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Dad supports Surrey charity this Father's Day

5 minute read
Dad supports Surrey charity this Father's Day

Published by Lettie Buxton at 6:00am 21st June 2020.

A dad of a severely disabled two-year-old boy is supporting a Surrey charity, as today marks Father's Day (21 June).

Queen Elizabeth’s Foundation for Disabled People (QEF), based in Leatherhead, is now facing an uncertain future because of the impact of the coronavirus outbreak on its fundraising and donations.

The charity says it still needs to raise £500,000 by September if they are to continue their work providing services to adults and children with disabilities or acquired brain injuries.

In a bid to support this, they have launched the ‘Survive and Thrive’ appeal.

Survive and Thrive appeal launch

QEF usually supports more than 6,000 disabled children and adults every year, enabling them to develop key skills, increase their mobility, maximise their independence and receive life changing support from its neurorehabilitation team.

Chief Executive of the charity, Karen Deacon said if they can bridge the gap in their funding, they can ensure a "positive future" for both the charity and those who rely on its services:

"In January this year we were financially stable and looking forward to opening our new Care and Rehabilitation Centre and celebrating our 85th anniversary – a huge milestone in any charity’s life – but now  like many others, we are struggling to keep our services going.

"This is not business as usual and we have been changing our approach to try and combat the financial losses we have suffered.

"Since March we have done everything we can to maximise self-help first, before asking for money; prioritising our essential, front line services to support the most vulnerable people, furloughing more than 100 staff, temporarily closing three vital mobility services and launching new virtual fundraising activities but it just hasn’t been enough.

"We are launching this appeal now as we need help to ensure our expert services can survive, so that the disabled people that rely on us can thrive.

"We really value all the support the Surrey community has given QEF in the past, but we need them now more than ever."

The charity had to temporarily close its three mobility focused services in March, resulting in 165 mobility and driving assessments being cancelled.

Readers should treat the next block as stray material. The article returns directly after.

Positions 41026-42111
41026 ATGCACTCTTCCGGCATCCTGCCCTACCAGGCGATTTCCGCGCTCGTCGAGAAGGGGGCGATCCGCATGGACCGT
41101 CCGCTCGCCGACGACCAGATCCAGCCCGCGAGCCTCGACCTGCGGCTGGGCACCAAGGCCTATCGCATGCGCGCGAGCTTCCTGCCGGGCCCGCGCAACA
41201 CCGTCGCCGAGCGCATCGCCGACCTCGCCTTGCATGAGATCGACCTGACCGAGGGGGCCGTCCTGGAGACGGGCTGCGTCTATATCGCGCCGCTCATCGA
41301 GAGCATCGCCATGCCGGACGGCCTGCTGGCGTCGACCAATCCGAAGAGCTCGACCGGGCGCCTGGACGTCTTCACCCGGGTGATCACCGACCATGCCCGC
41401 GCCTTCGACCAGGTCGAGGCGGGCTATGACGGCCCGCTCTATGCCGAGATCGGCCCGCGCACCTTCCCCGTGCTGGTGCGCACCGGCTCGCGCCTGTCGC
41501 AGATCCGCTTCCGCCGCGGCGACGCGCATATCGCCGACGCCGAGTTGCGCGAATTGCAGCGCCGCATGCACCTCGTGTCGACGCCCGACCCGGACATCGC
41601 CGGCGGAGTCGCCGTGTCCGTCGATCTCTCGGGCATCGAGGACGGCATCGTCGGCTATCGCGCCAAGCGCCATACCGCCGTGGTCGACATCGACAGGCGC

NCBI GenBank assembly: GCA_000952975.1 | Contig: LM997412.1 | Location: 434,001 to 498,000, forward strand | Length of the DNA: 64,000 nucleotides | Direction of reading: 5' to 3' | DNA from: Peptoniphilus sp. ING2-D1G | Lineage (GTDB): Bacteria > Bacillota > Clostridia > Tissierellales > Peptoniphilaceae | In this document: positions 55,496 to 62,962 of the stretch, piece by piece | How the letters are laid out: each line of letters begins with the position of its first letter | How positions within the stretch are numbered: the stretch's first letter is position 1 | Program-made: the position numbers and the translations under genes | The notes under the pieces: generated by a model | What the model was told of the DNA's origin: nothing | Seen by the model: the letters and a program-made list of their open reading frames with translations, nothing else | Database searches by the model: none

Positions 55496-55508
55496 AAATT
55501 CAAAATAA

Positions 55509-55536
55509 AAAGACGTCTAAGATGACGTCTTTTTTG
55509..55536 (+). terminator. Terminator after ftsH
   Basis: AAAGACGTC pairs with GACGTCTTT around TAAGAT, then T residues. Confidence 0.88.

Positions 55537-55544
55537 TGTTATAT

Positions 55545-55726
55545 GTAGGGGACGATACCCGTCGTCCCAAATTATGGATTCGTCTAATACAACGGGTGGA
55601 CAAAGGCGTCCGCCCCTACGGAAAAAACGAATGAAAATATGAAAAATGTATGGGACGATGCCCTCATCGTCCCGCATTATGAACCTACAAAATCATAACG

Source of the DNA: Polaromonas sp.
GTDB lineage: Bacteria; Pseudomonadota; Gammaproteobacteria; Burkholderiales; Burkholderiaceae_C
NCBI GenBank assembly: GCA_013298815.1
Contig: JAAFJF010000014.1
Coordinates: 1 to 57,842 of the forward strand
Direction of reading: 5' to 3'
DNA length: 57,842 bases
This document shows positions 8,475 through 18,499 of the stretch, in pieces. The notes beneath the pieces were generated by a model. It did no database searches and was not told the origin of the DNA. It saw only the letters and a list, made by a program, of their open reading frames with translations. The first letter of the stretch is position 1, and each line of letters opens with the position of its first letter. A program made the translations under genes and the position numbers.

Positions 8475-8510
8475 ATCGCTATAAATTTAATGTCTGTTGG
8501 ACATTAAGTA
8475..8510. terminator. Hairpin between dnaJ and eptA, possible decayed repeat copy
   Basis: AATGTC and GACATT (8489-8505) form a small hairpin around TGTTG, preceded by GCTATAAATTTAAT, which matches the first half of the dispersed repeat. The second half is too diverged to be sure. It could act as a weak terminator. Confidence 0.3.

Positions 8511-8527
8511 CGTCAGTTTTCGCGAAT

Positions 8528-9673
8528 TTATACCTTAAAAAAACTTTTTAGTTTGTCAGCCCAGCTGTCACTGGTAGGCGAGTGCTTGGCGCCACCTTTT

This included subsidiary charity MERU which provides the Bugzi loan scheme for young disabled children under five years old.  

Bugzi is a small indoor powered wheelchair for young children with complex mobility challenges, offering them independence and allowing them to move around more freely.

Two-year-old Jude Morgan-Stopps, who due to complications at birth suffers from a number of neurological and physical conditions, is one of those children who has not been able to receive his Bugzi.

He has cerebral palsy, an autonomic dysfunction - which means he cannot regulate his body temperature so is always cold - and a visual sensory impairment and a processing disorder, in which the brain has difficulty receiving and responding to information that comes through the senses.

After he was born his parents were told he wouldn’t survive, so they spent the fifth day in intensive care saying goodbye to him.

But, Jude's dad James Stopps said when he was taken off the ventilator he took a few breaths "and then never stopped breathing".

James told Eagle Radio about how he will be marking Father's Day with Jude:

"During the first few days with him in intensive care, I read Roald Dahl to him.

"So I was thinking that perhaps I'll pick up the same book that I thought I'd read to him for the first and last time ever, and try and read it to him again.

"We read Danny the Champion of the World, which is all about a boy and his dad, so I thought it'd be a wonderful thing to read again.

"It's quite scary to think that a charity like the QEF, MERU the subsidiary and some of the other ones that we rely on might not survive this crisis.

"We obviously appreciate it's an incredibly difficult time for everybody, but I think it would be amazing if they could consider children like Jude and their families, and provide whatever support that they can."

The charity is set to host of fundraising activities over the next few months, including The Big Ride or Stride, a virtual bike ride and walking event, as well as the Queen Tea event, where there will be the opportunity to win a virtual tea party with celebrities.